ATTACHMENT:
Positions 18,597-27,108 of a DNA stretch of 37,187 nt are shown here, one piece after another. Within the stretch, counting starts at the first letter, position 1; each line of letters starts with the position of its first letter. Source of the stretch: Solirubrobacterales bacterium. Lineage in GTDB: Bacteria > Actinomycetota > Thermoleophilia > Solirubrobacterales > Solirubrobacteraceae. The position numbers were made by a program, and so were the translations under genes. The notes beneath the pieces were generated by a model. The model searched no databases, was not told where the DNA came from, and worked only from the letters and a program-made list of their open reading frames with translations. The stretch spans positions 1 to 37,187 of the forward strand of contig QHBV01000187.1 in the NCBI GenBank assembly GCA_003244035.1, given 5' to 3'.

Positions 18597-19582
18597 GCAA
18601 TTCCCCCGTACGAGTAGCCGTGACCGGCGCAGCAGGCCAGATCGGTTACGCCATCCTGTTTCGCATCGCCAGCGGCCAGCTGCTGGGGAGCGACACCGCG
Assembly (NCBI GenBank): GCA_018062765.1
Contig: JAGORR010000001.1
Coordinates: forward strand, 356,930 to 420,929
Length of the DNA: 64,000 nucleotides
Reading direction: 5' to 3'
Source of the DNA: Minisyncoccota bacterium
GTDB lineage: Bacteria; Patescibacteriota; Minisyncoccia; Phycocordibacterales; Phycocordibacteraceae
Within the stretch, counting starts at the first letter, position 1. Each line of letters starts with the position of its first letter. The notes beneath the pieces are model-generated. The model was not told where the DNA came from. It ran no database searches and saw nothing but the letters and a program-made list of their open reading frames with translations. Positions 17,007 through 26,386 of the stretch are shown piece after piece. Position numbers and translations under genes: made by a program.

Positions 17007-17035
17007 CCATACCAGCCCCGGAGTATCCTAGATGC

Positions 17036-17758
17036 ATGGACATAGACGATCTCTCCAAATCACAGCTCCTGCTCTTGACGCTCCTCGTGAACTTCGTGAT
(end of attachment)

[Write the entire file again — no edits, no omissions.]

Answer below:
Positions 18,597-27,108 of a DNA stretch of 37,187 nt are shown here, one piece after another. Within the stretch, counting starts at the first letter, position 1; each line of letters starts with the position of its first letter. Source of the stretch: Solirubrobacterales bacterium. Lineage in GTDB: Bacteria > Actinomycetota > Thermoleophilia > Solirubrobacterales > Solirubrobacteraceae. The position numbers were made by a program, and so were the translations under genes. The notes beneath the pieces were generated by a model. The model searched no databases, was not told where the DNA came from, and worked only from the letters and a program-made list of their open reading frames with translations. The stretch spans positions 1 to 37,187 of the forward strand of contig QHBV01000187.1 in the NCBI GenBank assembly GCA_003244035.1, given 5' to 3'.

Positions 18597-19582
18597 GCAA
18601 TTCCCCCGTACGAGTAGCCGTGACCGGCGCAGCAGGCCAGATCGGTTACGCCATCCTGTTTCGCATCGCCAGCGGCCAGCTGCTGGGGAGCGACACCGCG
Assembly (NCBI GenBank): GCA_018062765.1
Contig: JAGORR010000001.1
Coordinates: forward strand, 356,930 to 420,929
Length of the DNA: 64,000 nucleotides
Reading direction: 5' to 3'
Source of the DNA: Minisyncoccota bacterium
GTDB lineage: Bacteria; Patescibacteriota; Minisyncoccia; Phycocordibacterales; Phycocordibacteraceae
Within the stretch, counting starts at the first letter, position 1. Each line of letters starts with the position of its first letter. The notes beneath the pieces are model-generated. The model was not told where the DNA came from. It ran no database searches and saw nothing but the letters and a program-made list of their open reading frames with translations. Positions 17,007 through 26,386 of the stretch are shown piece after piece. Position numbers and translations under genes: made by a program.

Positions 17007-17035
17007 CCATACCAGCCCCGGAGTATCCTAGATGC

Positions 17036-17758
17036 ATGGACATAGACGATCTCTCCAAATCACAGCTCCTGCTCTTGACGCTCCTCGTGAACTTCGTGAT